The Inventory Intangible Cultural Heritage (ICH) in the Netherlands contains ICH of which the communities, groups or individuals involved have written a safeguarding plan. Those plans are reviewed by an independent review committee. Every three years an evaluation of the safeguarding takes place.


Flag throwing is swinging a colourful flag of about 80 x 80 inch, in an artistic and elegant manner. The flag is attached to an eight feet long pole. The lower part of the pole has a counterweight, a ball, to acquire a favourable balance point. A series of turns are performed, on music or drum rolls. Elegance in the movements is important. The patterns must, as it were, flow into each other. Flag throwing consists of three rounds. In the first round the flag thrower is encouraged. The flag is thrown above the head, to give courage. Subsequently the flag is turned around the neck, the loins and the knees, to indicate that one should even be prepared to give one’s body, one’s life. The second round symbolises the fight against evil. The flag is, among other things, directed at heaven, at God. Some low to the ground turns are made, the flag thrower steps over the flag and throws it high up in the air because the enemy is trying to seize the flag. In the third round one reaches victory over evil by prayer. Finally the flag can be thrown up high as the sign of victory.



The over sixty civic shooters groups and guilds in Gelderland almost all have flag throwers within their ranks – a total of more than 500. The shooters guilds in Gelderland are united in the Federatie van Gelderse Schuttersgilden en Schutterijen ‘Sint Hubertus’ (Gelderland Shooters Guilds and Groups Federation ‘Saint Hubert’). The inhabitants of a village or town with a shooters group or guild are involved in flag throwing. After all, the flag throwers throw their flags several times a year as a tribute to events in their residence.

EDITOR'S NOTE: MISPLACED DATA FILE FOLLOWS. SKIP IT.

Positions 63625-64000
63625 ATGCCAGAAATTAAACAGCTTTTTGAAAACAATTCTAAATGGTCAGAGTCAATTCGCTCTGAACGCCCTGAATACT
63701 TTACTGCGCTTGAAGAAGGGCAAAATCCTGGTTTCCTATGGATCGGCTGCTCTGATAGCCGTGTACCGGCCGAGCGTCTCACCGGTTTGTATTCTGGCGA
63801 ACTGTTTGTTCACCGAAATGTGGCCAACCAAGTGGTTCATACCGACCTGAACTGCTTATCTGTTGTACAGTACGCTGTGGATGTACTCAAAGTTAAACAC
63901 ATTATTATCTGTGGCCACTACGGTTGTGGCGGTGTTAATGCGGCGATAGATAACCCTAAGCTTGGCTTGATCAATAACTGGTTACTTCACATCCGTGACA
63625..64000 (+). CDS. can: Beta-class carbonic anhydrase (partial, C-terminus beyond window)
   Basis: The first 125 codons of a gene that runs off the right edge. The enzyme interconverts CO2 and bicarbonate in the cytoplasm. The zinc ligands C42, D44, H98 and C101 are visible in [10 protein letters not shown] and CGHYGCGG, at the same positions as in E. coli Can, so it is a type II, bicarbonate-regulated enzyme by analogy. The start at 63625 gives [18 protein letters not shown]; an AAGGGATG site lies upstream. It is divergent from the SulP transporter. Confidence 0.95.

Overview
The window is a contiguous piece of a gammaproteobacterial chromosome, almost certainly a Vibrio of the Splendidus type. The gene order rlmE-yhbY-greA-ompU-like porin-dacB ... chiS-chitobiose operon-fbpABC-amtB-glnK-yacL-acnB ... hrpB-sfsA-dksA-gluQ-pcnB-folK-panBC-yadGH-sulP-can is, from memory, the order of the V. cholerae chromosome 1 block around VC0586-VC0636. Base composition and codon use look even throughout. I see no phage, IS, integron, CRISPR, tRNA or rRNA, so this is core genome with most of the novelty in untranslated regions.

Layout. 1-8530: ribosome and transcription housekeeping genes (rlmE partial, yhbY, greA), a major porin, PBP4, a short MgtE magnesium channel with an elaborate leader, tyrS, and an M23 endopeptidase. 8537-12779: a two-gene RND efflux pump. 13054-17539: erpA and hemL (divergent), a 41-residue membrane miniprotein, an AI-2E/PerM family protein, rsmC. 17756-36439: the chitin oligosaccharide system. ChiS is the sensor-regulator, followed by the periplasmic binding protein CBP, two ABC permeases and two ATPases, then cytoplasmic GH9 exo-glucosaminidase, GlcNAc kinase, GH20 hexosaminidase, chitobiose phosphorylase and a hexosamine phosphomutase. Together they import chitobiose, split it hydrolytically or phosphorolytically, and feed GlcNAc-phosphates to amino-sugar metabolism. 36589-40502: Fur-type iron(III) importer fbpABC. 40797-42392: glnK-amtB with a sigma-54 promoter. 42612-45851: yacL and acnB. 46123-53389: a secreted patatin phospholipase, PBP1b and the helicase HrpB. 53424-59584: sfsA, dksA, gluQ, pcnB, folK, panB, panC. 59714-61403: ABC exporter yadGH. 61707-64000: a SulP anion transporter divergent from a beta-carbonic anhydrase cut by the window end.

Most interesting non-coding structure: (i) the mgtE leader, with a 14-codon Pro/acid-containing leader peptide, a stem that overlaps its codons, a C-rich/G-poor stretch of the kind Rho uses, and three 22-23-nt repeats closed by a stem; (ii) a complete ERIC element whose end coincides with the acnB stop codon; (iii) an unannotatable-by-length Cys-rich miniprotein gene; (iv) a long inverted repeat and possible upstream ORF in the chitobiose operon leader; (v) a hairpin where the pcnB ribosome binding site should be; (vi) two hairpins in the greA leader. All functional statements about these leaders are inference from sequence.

Hardly anything is known about when or where flag throwing was created. One can only say that the flag arrived in Europe in the twelfth and thirteenth century – the age of the crusades.  Flag throwers started to accompany military forces, together with the drummers, to arouse them and to impress the enemy. Later on it became a spectacle. The flagpoles were short, initially. In the eighteenth century the ball of lead appeared, as a counterweight on a longer pole. Swinging was made easier this way and the patterns went smoother. Besides the classical flag throwing, acrobatic flag throwing sprang up. There the flag thrower presents all kinds of tricks with the flag, often in a group of two or three, always taking care that the flag does not touch the ground. From the twentieth century competitions for group flag throwing and individual acrobatic flag throwing have been organised in Gelderland. Six matches a year are held momentarily, at various places in the province, divided over four shooters circles.



Federatie van Gelderse Schutterijen en Gilden 'St. Hubertus'
vd Veldeweg 21